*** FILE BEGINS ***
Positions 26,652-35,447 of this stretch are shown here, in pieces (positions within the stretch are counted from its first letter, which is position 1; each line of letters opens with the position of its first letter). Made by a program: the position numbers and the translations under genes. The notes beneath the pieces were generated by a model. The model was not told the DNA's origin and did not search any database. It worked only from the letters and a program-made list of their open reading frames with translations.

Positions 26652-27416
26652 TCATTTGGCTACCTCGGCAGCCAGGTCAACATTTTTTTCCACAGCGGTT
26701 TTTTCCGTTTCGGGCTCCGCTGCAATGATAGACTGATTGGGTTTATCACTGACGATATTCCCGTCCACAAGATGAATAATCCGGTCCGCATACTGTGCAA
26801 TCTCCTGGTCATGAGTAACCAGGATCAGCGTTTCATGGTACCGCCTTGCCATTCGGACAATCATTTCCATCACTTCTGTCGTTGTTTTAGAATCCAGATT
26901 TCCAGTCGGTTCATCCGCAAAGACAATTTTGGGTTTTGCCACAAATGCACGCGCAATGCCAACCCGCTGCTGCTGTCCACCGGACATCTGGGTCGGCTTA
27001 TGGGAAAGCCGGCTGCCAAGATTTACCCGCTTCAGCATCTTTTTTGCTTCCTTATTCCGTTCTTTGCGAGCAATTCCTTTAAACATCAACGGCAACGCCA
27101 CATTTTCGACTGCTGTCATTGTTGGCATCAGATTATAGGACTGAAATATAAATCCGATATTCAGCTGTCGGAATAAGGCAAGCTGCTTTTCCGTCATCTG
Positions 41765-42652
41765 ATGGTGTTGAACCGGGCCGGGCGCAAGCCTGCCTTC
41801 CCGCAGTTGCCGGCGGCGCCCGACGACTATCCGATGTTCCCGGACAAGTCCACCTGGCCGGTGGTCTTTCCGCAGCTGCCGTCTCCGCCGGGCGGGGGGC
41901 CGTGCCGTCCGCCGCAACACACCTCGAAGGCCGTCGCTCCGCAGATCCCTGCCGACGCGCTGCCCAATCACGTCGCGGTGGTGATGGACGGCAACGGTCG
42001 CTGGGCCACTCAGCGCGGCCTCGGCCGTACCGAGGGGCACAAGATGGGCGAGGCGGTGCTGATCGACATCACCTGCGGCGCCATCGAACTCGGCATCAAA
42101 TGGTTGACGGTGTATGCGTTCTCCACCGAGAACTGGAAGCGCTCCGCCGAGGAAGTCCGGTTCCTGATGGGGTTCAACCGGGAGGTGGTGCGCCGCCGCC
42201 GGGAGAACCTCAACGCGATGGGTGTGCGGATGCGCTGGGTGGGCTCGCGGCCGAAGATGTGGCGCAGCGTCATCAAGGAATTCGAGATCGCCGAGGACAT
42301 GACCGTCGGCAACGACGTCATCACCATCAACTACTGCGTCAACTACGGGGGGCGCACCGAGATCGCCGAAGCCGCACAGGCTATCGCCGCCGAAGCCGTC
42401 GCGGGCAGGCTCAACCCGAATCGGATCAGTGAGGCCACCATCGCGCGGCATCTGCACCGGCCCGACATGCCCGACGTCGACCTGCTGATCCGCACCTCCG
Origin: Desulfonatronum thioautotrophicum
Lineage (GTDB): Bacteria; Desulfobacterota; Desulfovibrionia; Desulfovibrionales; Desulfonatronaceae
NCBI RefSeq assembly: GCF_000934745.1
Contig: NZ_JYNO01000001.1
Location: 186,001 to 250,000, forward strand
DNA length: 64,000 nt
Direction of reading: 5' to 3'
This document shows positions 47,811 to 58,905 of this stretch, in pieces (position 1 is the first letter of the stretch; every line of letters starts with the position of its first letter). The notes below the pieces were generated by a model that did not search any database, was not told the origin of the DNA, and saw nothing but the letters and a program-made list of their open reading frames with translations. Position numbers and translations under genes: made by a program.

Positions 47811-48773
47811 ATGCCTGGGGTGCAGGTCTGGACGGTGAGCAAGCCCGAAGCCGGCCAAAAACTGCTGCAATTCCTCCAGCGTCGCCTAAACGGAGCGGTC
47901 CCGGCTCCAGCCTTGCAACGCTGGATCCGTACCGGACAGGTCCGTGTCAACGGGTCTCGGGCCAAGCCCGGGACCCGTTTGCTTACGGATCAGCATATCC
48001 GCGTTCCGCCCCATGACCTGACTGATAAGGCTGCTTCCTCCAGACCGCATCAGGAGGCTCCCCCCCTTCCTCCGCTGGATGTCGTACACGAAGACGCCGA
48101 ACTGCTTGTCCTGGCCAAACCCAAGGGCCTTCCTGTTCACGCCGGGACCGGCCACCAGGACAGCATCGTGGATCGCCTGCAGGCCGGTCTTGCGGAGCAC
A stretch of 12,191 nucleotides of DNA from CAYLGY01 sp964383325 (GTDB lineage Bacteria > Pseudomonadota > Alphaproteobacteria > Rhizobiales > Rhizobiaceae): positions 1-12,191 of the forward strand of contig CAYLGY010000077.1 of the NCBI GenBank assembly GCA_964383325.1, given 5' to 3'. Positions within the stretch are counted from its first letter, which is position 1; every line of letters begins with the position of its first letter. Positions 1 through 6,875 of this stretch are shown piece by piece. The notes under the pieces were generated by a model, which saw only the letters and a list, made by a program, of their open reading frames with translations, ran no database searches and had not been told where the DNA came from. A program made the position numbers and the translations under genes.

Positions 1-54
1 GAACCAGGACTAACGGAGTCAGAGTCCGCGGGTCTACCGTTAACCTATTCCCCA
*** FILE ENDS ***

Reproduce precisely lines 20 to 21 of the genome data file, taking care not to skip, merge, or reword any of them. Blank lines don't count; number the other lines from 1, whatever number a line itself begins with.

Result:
NCBI RefSeq assembly: GCF_000934745.1
Contig: NZ_JYNO01000001.1